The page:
Firstly, let me admit that I had never before in my life made a layer cake. I have tried, once, and the top layer crumbled as it flipped into my hands… I was slightly weepy for about 5 seconds and then just threw it into a box for my siblings to munch on and dealt with the one layer I had by adorning it with raspberries and chocolate whipped icing.
Then for the next… 2 years, I was afraid. Afraid generally, of cakes. It’s rather horrible to be disappointed each time you make an egg-less batter, to watch it rise in the oven and then plummet right back down to the bottom, like some thick, unhealthy pancake. So I cheated, mainly, and stuck to the boxed mixes (I know, I know… a tad shameful, but true), replacing the water with milk and the eggs with a tablespoon of ground flax seeds. This works fine. But every cake pretty much ended up tasting the same. Yes one was yellow and one was chocolate and another had sprinkles in it… but there was no real JOY (well, for me anyway) in eating cake.
Enter Smitten Kitchen. If you haven’t visited her site, you’ve been deprived. Her pictures lure you, if not dare you, to try and replicate her amazing recipes. This cake happened to be waiting for me to test.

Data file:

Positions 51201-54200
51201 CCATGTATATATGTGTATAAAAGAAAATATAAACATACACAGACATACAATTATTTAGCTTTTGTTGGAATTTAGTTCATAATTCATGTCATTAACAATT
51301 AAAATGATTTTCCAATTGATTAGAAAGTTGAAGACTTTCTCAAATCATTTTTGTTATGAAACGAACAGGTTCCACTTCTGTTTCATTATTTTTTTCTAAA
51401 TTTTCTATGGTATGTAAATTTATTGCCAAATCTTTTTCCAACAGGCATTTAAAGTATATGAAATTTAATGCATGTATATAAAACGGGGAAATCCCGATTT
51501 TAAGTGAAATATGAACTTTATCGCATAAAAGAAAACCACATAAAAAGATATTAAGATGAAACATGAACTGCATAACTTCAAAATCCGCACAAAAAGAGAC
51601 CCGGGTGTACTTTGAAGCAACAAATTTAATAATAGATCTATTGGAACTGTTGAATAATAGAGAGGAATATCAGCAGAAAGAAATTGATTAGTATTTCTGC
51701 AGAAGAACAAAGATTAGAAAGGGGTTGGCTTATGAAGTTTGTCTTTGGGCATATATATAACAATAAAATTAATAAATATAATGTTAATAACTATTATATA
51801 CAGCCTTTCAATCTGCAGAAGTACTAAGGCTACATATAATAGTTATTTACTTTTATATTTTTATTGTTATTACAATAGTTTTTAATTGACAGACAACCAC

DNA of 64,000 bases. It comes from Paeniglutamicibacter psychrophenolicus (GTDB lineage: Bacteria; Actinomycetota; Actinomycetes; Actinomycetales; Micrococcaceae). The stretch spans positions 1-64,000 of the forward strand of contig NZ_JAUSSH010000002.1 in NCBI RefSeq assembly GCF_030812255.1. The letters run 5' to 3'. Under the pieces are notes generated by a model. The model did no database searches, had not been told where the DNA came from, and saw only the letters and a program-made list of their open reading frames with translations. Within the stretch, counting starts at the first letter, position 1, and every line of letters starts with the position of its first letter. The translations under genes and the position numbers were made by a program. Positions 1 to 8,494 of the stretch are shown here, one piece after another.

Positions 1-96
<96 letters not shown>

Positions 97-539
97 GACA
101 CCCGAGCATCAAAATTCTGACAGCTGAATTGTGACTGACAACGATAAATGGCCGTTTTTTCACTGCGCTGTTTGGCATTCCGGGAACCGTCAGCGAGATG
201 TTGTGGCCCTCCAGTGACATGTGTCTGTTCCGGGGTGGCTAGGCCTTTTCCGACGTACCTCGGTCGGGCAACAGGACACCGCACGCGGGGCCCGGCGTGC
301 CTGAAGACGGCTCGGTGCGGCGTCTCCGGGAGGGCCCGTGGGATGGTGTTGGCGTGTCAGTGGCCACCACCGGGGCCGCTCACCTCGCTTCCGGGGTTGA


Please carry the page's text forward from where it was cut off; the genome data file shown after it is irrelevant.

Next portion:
It resulted in a magnificent dessert.
If you try this cake, let me know how it went. I’d love to hear about it.
Makes a double layer, 9 inch cake, plus a small square cake (see below) OR a triple layer 8 inch cake.
2 cups all-purpose flour
2 1/2 cups sugar
3/4 cup unsweetened cocoa powder
2 tsp baking soda
1 tsp salt
1 cup neutral vegetable oil, such as canola, soybean or vegetable blend
1 cup sour cream
1 1/2 cups milk (whole, 2%, 1% or skim should all work)
2 tbsp distilled white vinegar
1 tsp vanilla extract
2 tbsp plain yogurt
Preheat oven to 350 degrees. Use margarine or butter to butter cake pans all over, including the bottom. Then, line the bottom only with wax paper (or parchment) and butter the top of the wax paper. Don’t skip this step… it’s crucial for smooth flip-overs.